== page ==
In Rehearsal: A Sneak Peek at Linder Sterling’s New Ballet

On 12 December 2012, a small audience gathered in the Stanley & Audrey Burton Theatre on the ground floor of Northern Ballet in Leeds. A photographer and cinematographer hovered around the rehearsing ballerinas, who were adorned in neon catsuits. Electro neo-trance boomed throughout the high-ceilinged theatre, as though foreshadowing the open rehearsal we were about to witness. This was the first public rehearsal of ‘The Ultimate Form’, artist Linder Sterling’s latest performance piece commissioned by The Hepworth Wakefield, which will premier on 31 January 2013 at the opening of Linder’s retrospective at the Musée d’Art Moderne in Paris and will travel to The Hepworth Wakefield in May 2013. ‘The Ultimate Form’ combines the choreography of Northern Ballet’s award-winning Kenneth Tindall, a musical score by Cinematic Orchestra guitarist Stuart McCallum, and costumes by designer Pam Hogg.

Suddenly the all-encompassing soundtrack was switched off. Simon Wallis, Director of The Hepworth Wakefield, took the floor and explained that we were about to see a glimpse of Linder’s performance, which was part of the gallery’s initiative of commissioning contemporary artists to work in the vein of Barbara Hepworth’s artistic concerns. He went on to explain how music and dance were elements that informed Hepworth’s sculptural work, though these aspects of it are often left unappreciated. Specifically, he cited the rhythmic precision of Johann Sebastian Bach as a key informant of Hepworth’s sculptural practice. Hepworth had a keen fascination with the human form, and her sculptures and drawings often echoed the memory of seeing a figure working or moving in space.

After Wallace left the stage, the artist and originator behind The Ultimate Form said a few words about her vision for this ambitious collaboration. Rather than standing to speak to the audience, Linder sat cross-legged in a chair facing us, noting that any rest was welcome after working so many late nights. Despite Hepworth being a blind spot for much of Linder’s life, the artist described her intimate experience at Hepworth’s studio in St Ives one rainy evening several years ago after a performance on the beach at Tate St Ives. Linder noted that her appreciation for Hepworth’s work grew after this, as well as after reading her writings. She also acknowledged that Hepworth intended her audience to touch, climb into, and experience her sculptures in an intimate way.

In Linder’s final words before the ballet company performed, she gave a small disclaimer: all parties involved were ‘in a vulnerable position, at a point where we would never dream of letting people see our work’. The dancers had not rehearsed for three months, and were therefore about to show us a raw performance. Furthermore, this would be the first time that they tried on Hogg’s costumes or performed to McCallum’s tracks.

Linder removed herself from the stage as we waited for the seven ballerinas to perform excerpts from The Ultimate Form, which is based loosely on Hepworth’s work The Family of Man (1970), a collection of bronze sculptures installed in the landscape at the Yorkshire Sculpture Park. Tindall took the archetypes in Hepworth’s monumental work and presented them and tweaked them by incorporating an infusion of Linder’s montages into his work, meshing elements from both Hepworth’s figures and Linder’s collages.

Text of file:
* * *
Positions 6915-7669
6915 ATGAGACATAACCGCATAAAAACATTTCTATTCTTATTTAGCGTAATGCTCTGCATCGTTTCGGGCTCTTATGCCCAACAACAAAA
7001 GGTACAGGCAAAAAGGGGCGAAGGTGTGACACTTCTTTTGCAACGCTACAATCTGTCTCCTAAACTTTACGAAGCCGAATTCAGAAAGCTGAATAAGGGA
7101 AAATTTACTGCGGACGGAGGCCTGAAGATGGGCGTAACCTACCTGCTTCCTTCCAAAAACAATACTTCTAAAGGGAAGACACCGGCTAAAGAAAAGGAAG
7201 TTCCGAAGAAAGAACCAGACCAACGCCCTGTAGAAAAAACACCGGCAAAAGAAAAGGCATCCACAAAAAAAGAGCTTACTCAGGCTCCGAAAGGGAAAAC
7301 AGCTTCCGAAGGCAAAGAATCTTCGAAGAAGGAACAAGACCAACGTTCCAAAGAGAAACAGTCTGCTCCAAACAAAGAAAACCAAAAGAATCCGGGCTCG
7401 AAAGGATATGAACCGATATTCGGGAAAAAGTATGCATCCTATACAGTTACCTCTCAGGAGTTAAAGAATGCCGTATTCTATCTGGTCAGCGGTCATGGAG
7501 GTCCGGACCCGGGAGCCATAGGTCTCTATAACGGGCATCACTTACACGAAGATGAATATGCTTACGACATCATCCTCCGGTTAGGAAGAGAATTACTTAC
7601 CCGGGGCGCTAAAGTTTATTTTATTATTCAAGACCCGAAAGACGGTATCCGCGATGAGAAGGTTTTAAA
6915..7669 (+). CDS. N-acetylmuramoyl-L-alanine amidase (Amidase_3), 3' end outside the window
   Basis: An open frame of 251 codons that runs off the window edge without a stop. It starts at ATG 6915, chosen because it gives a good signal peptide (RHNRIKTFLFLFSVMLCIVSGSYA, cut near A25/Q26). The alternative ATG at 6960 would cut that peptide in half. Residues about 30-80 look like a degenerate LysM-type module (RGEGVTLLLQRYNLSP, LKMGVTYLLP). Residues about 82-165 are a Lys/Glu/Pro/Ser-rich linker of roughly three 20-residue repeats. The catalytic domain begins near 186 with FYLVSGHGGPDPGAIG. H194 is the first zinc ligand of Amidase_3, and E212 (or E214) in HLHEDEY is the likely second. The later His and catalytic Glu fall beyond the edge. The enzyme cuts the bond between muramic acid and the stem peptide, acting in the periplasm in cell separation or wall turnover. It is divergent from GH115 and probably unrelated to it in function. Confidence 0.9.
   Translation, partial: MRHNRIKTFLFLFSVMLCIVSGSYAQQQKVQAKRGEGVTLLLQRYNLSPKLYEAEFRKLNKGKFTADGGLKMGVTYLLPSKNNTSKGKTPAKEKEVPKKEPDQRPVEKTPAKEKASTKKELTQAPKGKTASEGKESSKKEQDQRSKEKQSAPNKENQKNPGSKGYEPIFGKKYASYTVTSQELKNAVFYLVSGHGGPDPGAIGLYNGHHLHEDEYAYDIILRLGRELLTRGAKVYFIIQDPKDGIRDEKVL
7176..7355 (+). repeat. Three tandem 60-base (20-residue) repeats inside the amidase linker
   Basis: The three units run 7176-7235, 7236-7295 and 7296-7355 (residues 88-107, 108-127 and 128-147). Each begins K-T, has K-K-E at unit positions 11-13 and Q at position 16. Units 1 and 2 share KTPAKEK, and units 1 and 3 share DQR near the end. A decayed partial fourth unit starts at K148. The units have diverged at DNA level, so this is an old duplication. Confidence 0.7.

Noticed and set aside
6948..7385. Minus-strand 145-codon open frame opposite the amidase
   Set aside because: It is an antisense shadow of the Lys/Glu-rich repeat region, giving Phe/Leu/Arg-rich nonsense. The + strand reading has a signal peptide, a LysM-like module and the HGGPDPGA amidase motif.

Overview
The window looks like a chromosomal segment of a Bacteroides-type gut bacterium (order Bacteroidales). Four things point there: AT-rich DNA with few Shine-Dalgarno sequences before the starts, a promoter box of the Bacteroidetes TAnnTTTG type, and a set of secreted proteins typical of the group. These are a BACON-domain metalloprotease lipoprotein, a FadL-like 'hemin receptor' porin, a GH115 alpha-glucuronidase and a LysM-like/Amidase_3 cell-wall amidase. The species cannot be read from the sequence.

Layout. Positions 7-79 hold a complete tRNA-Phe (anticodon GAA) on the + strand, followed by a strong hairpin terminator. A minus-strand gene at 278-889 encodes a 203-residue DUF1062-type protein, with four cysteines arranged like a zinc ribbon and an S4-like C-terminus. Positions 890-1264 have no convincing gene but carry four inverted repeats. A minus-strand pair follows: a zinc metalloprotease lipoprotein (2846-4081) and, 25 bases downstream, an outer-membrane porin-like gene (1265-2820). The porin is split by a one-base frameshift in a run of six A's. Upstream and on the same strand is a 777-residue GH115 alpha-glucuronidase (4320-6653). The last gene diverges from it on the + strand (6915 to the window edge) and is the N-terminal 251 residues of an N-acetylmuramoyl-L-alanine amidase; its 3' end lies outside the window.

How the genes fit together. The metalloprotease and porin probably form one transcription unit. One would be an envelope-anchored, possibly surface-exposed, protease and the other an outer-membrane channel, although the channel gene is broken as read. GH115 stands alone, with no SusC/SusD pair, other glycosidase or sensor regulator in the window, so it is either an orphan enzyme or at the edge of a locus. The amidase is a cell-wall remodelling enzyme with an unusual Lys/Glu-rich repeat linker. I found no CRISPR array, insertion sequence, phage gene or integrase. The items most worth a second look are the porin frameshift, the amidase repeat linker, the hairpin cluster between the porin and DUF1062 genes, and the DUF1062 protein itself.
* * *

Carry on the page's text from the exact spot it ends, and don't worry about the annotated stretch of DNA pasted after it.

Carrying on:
In a direct reference to The Family of Man, three figures, one male and two female, posed on stage for the first dance. The females were clad in green and blue catsuits, respectively, with the male dancer in all black. Hogg had designed headpieces for the dancers, which mimicked the vertical top stones in Hepworth’s original sculpture. The suits for the females included exaggerated elbows and shoulders through the addition of sculptural elements, which Hogg is known for in her work. The first demonstration included sudden, staccato movements alternating with slow, deliberate motions. Arms echoed the action of cutting, as though playing with Linder’s notion of art-making.

The following three excerpts continued to toy with artistic structures set forth by Hepworth’s and Linder’s works, particularly with references to the implied motion of Hepworth’s sculptures and the fragmented contortions of Linder’s collages. The Family of Man invites penetration, and Tindall explored this through the manipulation of the potential within the human figure. Often the dancers of the Northern Ballet linked their bodies together to create a veritable montage, using their physical balance and strength to contort their bodies into new forms. These novel shapes constructed by Tindall and his company translated Hepworth’s sculpture into human form, and manipulated this notion further through referencing Linder’s collage technique.

As Tindall explained, he did not want to ‘give away’ all of The Ultimate Form, so the audience was left wanting more. I caught up with some of the collaborators post-performance, where Linder explained to me that she has been working on ballet collages for about four years and had always dreamt of creating a ballet. She explained, ‘I work so isolated, I can’t help but imagine a soundtrack and dancers dancing. I had to find hosts. The Ultimate Form was my pure desire; I had to find somebody to house it.

Designer Hogg confided about the collaboration, ‘I’d been waiting for years for someone to invite me to design costumes for a ballet. I feel my work screams ‘movement’ and I was knocked out when Linder approached me. I’d never met her before but I knew her by her iconic Buzzcocks single sleeve for ‘Orgasm Addict’, which I still treasure. In my most recent collections I’ve been creating shapes beyond the human form, giving my extended silhouettes a soft sculptural element, so I feel that this is the perfect ballet for me and the one well worth waiting for.’